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Felbermayr, Gabriel (April 2016): Economic Analysis of TTIP. Ifo Working Paper No. 215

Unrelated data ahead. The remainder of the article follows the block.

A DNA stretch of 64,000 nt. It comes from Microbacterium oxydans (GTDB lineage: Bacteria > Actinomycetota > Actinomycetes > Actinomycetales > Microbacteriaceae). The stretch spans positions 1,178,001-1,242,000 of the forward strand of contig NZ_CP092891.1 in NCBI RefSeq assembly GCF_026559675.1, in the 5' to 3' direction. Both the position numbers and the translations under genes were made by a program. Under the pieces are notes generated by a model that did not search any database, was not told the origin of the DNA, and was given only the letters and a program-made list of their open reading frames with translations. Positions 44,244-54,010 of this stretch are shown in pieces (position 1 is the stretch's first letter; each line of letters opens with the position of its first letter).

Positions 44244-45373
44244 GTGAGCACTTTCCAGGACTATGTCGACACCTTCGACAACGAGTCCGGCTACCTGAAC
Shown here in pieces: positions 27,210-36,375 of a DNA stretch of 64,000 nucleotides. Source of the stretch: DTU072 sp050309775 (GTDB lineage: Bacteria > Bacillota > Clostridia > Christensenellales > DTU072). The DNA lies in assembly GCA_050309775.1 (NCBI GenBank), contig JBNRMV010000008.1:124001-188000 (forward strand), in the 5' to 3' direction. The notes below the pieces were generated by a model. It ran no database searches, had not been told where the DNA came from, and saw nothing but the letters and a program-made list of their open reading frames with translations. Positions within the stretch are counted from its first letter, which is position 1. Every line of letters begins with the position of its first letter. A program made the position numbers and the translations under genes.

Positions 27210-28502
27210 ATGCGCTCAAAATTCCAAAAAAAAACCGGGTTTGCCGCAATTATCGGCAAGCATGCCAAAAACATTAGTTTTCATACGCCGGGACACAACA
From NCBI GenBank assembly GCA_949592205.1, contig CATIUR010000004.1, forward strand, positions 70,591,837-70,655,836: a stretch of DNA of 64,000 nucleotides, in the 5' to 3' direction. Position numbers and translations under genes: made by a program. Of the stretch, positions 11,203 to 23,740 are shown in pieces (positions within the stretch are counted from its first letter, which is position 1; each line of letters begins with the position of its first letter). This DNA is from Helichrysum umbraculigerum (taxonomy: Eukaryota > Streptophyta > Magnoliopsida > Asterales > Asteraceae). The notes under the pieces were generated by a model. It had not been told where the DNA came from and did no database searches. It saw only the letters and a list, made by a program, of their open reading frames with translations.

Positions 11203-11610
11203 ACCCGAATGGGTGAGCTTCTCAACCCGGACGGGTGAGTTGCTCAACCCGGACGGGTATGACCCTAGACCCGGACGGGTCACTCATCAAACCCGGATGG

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The sheer size of the EU and US economies combined suggests substantial economic benefits from eliminating tariffs, reducing the costs of regulatory divergence, and deepening cooperation. Estimating these gains is difficult: uncertainty concerning modelling choices, data, and scenarios looms large. However, the economic potential of a well-done agreement is substantial. Critics are wrong by dismissing the gains as microscopic. By now, a large number of scholarly studies exist which demonstrate gains on the level of GDP per capita from 0.5 to 4.0% for the EU and a similar span for the US. Almost all of the gains arise from lower non-tariff barriers and in the form of lower prices of final and intermediary goods, higher product variety, and higher productivity. Virtually all EU member states benefit, while TTIP outsiders may lose. Estimates of job gains are even more uncertain, long-run effects are likely to be small and positive. TTIP could increase economic inequality, but the effects will be modest as the structure of comparative advantage between the two partner regions is rather similar. All existing studies rely on static models; neglecting effects on R&D, technology adoption, or human capital formation, they represent lower bounds to the true benefits.